The Evolution Of Chinese Characters

China, being one of the biggest countries in the world, has an interesting writing system that is quite hard to understand for most people around the world. We have all somehow seen or at least heard of Chinese characters. Some seem really simple and some look like they have a dozen strokes. Today, nearly one-fourth of the world still uses Chinese characters. So it is safe to say that this ancient writing system is still a big part of human lives. Let’s take a look at the history of this fascinating writing system.


The earliest form of writing was the Sumerian Scripts. Unfortunately, they were lost. But being one of the earliest forms of writing, Chinese Characters, also known in Chinese as Hanzı (汉字), still remains today and is a big part of China’s culture. Some characters look a lot like drawings. That is because some Chinese Characters began with drawings. The exact dates when characters started to emerge are difficult to determine. However, there are three myths about who created them. The first one is that they were created by Fu Xi: the person who drew the Eight Trigrams. The Eight Trigrams, being used for divination, are composed of the symbols “” and “– –” that represent yin and yang. The eight parts indicate different natural phenomena. But these symbols are very different from traditional Chinese characters, so most historians think that this myth is not true.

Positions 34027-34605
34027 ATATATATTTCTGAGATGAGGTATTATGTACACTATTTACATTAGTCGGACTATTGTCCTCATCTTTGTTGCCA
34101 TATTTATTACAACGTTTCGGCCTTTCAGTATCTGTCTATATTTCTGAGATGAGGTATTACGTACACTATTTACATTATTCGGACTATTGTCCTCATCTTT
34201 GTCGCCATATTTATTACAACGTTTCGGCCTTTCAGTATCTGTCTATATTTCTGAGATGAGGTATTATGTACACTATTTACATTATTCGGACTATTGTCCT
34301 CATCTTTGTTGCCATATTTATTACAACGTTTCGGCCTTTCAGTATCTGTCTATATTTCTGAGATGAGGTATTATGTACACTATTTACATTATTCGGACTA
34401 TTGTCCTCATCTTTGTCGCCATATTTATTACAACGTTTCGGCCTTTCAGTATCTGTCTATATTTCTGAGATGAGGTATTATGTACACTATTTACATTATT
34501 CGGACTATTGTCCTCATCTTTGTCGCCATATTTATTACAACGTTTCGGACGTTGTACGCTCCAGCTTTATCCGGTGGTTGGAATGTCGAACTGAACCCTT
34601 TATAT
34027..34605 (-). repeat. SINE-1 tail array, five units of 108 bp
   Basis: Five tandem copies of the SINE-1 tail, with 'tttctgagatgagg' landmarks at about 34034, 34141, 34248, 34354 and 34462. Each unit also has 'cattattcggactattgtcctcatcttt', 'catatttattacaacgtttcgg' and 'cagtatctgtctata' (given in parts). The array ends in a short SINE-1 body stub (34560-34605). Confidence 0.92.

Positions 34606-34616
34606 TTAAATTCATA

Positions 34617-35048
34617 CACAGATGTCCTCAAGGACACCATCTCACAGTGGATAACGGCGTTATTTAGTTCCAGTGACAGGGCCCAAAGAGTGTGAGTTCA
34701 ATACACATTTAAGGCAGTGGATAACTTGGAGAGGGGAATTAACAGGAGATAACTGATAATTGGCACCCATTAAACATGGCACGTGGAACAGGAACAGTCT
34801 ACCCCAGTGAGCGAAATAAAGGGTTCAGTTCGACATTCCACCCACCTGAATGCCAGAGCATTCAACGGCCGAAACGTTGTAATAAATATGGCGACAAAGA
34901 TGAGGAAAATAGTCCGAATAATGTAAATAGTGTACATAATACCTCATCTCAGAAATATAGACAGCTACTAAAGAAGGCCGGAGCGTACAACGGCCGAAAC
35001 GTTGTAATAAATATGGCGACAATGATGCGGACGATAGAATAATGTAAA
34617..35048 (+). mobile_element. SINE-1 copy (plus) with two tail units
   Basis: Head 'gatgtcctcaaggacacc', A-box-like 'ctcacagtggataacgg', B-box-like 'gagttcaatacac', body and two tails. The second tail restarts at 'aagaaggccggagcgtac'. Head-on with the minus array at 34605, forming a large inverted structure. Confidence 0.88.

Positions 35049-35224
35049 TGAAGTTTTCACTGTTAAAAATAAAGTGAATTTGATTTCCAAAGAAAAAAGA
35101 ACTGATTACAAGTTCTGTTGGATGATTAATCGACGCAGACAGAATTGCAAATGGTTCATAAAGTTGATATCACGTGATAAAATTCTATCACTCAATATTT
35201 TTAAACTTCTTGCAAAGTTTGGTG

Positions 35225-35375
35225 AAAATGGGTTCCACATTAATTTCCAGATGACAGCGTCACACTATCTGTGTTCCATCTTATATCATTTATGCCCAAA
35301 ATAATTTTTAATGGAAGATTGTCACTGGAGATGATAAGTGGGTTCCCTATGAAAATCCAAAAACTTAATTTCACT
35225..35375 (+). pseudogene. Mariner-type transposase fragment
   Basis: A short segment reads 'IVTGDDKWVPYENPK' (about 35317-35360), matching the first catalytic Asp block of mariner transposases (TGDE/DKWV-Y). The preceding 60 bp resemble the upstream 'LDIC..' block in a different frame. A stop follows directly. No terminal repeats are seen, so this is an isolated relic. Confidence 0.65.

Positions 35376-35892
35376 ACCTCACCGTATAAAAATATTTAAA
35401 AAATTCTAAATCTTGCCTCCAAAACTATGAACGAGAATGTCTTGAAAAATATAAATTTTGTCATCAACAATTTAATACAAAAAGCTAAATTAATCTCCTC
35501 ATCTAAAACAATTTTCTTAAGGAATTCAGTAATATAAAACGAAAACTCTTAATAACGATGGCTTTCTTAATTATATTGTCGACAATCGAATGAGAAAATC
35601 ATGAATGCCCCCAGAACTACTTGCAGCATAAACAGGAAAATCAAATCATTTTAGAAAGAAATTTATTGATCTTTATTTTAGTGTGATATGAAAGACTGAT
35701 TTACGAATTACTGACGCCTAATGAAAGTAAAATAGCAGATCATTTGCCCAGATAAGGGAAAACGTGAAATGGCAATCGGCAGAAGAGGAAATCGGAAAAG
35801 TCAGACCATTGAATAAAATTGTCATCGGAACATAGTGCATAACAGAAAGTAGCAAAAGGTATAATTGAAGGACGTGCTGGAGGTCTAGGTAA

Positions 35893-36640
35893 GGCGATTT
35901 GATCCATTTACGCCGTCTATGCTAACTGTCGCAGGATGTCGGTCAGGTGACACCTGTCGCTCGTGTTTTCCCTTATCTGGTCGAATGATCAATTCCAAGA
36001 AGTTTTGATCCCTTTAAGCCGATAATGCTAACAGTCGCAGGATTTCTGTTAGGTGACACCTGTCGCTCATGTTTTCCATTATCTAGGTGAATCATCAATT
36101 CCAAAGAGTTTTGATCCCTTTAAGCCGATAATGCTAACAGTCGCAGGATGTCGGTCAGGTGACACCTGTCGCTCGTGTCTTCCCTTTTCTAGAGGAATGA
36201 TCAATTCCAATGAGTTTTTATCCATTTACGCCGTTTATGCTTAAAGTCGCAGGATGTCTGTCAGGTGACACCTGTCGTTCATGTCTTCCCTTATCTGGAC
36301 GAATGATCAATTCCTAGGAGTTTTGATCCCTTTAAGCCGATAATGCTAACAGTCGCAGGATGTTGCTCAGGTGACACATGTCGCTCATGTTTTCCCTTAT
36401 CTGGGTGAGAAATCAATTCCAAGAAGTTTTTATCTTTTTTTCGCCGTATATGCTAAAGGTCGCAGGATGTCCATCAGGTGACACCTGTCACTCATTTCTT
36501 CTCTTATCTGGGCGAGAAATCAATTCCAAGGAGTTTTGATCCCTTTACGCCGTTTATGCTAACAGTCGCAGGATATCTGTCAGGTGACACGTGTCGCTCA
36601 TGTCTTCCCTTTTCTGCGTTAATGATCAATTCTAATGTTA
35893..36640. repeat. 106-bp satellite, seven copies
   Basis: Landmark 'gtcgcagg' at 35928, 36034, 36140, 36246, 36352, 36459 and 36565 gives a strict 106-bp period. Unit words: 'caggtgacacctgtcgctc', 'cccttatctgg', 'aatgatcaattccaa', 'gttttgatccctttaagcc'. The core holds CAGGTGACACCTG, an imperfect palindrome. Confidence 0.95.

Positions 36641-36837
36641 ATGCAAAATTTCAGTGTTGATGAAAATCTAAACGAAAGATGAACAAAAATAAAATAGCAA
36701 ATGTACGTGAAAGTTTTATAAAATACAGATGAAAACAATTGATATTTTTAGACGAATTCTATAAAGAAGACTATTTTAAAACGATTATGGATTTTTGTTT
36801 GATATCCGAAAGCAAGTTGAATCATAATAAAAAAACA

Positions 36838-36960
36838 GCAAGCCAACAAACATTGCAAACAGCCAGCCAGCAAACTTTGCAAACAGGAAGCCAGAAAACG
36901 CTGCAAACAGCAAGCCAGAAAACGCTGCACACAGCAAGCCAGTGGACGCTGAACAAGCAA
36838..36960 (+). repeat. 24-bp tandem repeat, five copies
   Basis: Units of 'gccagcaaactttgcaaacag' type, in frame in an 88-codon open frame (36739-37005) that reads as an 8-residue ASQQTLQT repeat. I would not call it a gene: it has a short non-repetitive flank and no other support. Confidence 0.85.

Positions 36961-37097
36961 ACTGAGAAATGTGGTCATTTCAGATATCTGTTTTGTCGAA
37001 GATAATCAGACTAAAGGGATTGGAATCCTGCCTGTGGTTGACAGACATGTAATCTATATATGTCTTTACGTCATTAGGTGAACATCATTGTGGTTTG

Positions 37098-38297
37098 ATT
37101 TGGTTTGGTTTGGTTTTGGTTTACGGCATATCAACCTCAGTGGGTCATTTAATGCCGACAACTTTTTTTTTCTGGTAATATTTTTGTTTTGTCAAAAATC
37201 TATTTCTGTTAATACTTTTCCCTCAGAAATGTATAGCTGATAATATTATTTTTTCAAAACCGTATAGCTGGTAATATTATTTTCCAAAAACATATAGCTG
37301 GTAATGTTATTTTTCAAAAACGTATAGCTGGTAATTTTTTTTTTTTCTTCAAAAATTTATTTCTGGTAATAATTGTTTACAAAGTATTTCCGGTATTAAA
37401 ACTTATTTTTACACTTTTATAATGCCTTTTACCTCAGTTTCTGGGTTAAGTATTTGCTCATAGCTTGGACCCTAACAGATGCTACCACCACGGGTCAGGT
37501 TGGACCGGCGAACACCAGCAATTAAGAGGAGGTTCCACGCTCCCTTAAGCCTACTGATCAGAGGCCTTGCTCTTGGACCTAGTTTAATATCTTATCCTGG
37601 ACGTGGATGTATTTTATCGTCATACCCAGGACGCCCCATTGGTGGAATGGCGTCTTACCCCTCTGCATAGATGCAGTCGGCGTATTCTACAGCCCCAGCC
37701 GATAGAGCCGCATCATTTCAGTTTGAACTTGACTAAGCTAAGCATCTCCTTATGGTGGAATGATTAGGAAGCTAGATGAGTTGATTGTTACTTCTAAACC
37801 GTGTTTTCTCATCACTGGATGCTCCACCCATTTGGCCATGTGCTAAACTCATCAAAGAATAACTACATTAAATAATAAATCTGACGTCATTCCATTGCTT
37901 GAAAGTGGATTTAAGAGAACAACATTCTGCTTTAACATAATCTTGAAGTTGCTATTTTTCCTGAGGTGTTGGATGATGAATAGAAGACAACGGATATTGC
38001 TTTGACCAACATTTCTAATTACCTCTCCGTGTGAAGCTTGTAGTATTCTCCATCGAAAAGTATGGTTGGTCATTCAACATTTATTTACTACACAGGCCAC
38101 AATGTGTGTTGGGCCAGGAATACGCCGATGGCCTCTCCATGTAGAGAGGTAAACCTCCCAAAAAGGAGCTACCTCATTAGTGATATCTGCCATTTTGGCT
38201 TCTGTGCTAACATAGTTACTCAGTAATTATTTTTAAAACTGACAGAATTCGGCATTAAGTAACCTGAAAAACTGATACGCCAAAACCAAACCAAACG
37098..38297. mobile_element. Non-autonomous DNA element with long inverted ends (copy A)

The second myth is that Chinese Characters were created from knots. It is believed that in the time of Emperor Shen Nung ( 2838 - 2698 BCE ), people started using knots as a form of recording events. They used to make knots on ropes to remember certain events. Although the knot forms kind of resemble ancient Chinese characters, it is not likely that knots on ropes were used as a language let alone become a writing system. That is why it is seen as impossible that Chinese characters evolved from knots.



The last myth is that Cang Jie created Chinese characters. Cang Jie is a legendary figure who was known to be the historian of the Yellow Emperor (one of the important cultural heroes of China). It is said that Cang Jie had four eyes and four pupils that could see everything and understand the figures of everything. Therefore, he invented a lot of symbols and it is believed that they were ancient characters. Most ancient books, like Xunzı written by Hsun Tzu (an important Confucian philosopher), also talk about this myth. Even though it is hard to believe that this huge complex writing system was written just by one person, we cannot completely deny it. Cang Jie was probably an important person who started writing characters, and, with the contributions of many people, the number of characters increased.



Even though how Chinese characters were created is not certain, what is certain is that they have gone through a long period of development and change before looking like what they do today (simplified Chinese characters). They evolved from drawings to strokes and formed traditional (complex) to simplified (simple) characters. These different script forms started with the Oracle bone Script of the Shang Dynasty, which is the oldest systematic form of writing of Chinese characters written on animal and tortoise shells. Then, Chinese Characters went through bronze script of the Zhou Dynasty ( 1066 - 256 BCE), Seal script in the late Zhou Dynasty and Qin Dynasty (221 - 206 BCE). Official script (also known as Clerical Script) in the Qin Dynasty and the Han Dynasty (206BC - 220 AD) and then regular script.